Seventh Annual Supercon, 2012
Doubletree Airport Convention Center, Miami
June 29 to July 1, 2012
Miami is no stranger to people dressed up in brightly colored wigs or slathered with tons of body paint, but this isn't South Beach at 1 a.m. This is Supercon. Home base for all things nerdcentric.
Driving to the con is a shitshow. There's no police to guide the traffic, so it takes about an hour or so just to get near the building. But all of that is quickly forgotten as you enter the convention center and are immediately welcomed with bright colors, loud noises, and thousands of gamers, comic fans, cosplayers, the occasional playboy bunny, and anything you enjoy that might earn you the title of "geek". There are aisles and aisles of vendors selling and displaying various art and objects, including vinyl decals, posters of your favorite sci-fi characters, stuffed animals, bow ties, Jean Luc Picard life-sized cardboard cutouts, stuff like that.
While navigating through the thick crowd of fanboys and fangirls (and the intermittent rollerblading Master Chief) there was an overwhelming sense of camaraderie. It doesn't matter what nerdy thing tickles your fancy, just by having taste that falls on the outskirts of the traditional -- this goes for movies, TV shows, games, or reading materials -- you are accepted. Frack everyone else.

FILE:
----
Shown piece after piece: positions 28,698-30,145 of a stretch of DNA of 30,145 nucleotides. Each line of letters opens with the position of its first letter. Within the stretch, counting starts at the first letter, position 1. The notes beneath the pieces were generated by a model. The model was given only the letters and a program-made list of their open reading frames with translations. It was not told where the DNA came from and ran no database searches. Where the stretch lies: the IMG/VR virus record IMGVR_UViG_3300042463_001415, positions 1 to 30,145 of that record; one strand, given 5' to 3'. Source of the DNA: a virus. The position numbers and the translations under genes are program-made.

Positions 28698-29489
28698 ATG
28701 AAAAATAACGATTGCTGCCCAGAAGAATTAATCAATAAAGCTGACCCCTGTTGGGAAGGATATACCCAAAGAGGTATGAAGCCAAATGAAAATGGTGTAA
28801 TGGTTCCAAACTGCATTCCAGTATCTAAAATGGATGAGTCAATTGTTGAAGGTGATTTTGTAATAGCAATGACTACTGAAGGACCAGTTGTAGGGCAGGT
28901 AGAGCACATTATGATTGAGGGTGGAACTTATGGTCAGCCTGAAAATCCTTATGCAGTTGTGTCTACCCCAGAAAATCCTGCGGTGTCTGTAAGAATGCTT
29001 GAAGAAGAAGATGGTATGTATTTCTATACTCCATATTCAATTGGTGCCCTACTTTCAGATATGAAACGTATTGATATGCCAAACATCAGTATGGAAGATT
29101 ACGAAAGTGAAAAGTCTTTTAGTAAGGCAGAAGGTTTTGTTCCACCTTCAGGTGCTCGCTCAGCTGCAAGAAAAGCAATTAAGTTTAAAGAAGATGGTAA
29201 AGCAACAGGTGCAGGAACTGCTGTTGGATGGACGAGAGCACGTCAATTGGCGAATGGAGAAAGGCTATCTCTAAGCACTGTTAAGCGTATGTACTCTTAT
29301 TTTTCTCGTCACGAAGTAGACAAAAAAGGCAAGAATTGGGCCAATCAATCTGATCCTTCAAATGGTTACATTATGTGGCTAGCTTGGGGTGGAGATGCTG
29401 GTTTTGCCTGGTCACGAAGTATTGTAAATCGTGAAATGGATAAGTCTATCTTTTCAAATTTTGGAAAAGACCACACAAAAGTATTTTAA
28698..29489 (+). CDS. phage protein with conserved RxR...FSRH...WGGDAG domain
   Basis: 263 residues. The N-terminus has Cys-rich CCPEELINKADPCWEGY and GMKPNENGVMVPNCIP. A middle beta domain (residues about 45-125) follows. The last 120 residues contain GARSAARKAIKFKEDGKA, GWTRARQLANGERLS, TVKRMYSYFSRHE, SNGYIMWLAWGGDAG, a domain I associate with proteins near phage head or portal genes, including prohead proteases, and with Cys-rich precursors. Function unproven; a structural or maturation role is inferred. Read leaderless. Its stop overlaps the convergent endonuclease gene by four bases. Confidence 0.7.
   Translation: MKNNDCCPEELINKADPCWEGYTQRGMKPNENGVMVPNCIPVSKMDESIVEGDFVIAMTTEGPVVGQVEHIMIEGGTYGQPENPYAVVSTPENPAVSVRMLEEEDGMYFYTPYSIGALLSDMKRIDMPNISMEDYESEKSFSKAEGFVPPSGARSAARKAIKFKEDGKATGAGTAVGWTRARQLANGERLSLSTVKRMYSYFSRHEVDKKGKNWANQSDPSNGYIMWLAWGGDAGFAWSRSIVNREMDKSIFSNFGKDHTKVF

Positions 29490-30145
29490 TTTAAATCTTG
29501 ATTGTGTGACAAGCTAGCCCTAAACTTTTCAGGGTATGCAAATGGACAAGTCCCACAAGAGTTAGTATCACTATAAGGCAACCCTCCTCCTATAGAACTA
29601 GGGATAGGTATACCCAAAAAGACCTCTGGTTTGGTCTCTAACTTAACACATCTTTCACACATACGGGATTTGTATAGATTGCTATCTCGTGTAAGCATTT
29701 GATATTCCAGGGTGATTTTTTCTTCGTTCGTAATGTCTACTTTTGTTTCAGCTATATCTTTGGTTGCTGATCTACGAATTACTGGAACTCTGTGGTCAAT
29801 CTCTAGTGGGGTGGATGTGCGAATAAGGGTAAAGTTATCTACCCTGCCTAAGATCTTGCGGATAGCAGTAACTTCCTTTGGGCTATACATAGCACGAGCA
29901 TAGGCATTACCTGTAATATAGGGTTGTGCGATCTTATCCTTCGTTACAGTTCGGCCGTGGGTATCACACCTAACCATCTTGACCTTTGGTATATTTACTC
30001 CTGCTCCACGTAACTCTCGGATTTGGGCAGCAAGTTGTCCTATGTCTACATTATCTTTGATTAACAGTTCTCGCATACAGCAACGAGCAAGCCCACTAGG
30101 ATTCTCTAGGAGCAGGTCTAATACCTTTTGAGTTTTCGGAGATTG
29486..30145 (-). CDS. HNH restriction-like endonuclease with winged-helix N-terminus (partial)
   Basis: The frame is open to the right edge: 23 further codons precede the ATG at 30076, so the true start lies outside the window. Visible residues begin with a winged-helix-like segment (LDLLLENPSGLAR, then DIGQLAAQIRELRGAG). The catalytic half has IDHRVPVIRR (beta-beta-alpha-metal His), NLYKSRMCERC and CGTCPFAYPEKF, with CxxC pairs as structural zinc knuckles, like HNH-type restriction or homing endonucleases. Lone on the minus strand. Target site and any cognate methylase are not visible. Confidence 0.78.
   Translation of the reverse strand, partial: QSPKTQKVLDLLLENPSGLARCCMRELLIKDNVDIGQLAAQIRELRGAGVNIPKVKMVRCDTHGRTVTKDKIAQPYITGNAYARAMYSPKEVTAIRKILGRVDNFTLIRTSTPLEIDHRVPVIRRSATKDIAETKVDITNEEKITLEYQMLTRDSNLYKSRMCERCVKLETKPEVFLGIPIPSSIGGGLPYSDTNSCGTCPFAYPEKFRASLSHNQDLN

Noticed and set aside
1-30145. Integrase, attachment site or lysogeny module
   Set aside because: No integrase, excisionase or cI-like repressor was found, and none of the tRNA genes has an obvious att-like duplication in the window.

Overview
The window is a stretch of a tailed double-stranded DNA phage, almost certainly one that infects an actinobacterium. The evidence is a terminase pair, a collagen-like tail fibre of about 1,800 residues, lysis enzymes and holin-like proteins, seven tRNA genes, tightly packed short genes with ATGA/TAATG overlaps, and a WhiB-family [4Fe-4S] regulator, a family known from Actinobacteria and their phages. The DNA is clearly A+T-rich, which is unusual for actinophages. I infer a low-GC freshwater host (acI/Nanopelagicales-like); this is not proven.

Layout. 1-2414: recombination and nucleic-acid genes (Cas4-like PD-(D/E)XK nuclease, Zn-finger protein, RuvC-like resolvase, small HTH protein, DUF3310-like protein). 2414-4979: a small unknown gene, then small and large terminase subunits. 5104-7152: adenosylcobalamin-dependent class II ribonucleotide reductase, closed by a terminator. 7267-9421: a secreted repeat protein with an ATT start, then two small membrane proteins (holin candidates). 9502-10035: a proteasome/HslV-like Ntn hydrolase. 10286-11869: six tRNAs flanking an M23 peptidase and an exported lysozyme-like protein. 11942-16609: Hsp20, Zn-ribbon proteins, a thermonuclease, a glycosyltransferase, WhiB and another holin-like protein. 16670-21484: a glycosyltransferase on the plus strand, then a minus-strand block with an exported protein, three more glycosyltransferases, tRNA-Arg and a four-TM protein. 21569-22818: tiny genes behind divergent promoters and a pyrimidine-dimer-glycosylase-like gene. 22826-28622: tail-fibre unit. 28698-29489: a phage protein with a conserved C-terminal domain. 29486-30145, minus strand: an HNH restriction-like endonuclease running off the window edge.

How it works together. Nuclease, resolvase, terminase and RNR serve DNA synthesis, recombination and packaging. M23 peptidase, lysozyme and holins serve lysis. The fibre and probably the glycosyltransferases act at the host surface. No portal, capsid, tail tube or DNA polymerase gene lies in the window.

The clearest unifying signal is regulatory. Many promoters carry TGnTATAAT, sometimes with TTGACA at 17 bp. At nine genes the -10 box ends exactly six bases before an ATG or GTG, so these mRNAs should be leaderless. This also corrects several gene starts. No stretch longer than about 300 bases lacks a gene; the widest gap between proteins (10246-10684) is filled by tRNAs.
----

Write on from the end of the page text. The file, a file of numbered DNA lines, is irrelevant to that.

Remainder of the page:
The big draw to cons, aside from the chance to dress as Sailor Moon and play Dungeons and Dragons, is the opportunity to meet some of your favorite sci-fi actors. Supercon didn't disappoint with Alex Kingston, whom you might know as River Song from Dr. Who; Nicki Clyne, AKA Cally Henderson; and Michael Hogan, otherwise referred to as Col. Saul Tigh from Battlestar Galactica.
Also in attendance was famous comic-book artist Neal Adams, comic-book creator (The Flash) Carmine Infantino, producer of pretty much every Batman movie ever (including The Dark Knight) Micheal Uslan, Dino Stamatopoulos AKA Starburns from Community, Larry Kenny (who was the voice of Lion-O from Thundercats), several Hunger Games tributes, local reality star, model, and writer Krysti Pryde, and many others.
Cons, themselves, are outsiders in the grand scheme of social events. The first con was founded by a group of San Diegans in 1970, comic-book store owner Richard Alf, comic-strip letterer Shel Dorf, comic and sci-fi editor and publisher Ken Krueger, and their friend in nerdom, Mike Towry. It was initially known as "The Golden State Comic Book Convention," but is nowadays called Comic-Con, the most famous of all cons.
But this is Supercon, and while it's smaller and less well-known, it also avoids any major mainstream clatter, leaving room only for those who truly live for the abnormal. All you need to enter is a ticket, an open mind, and an appreciation for all things geek.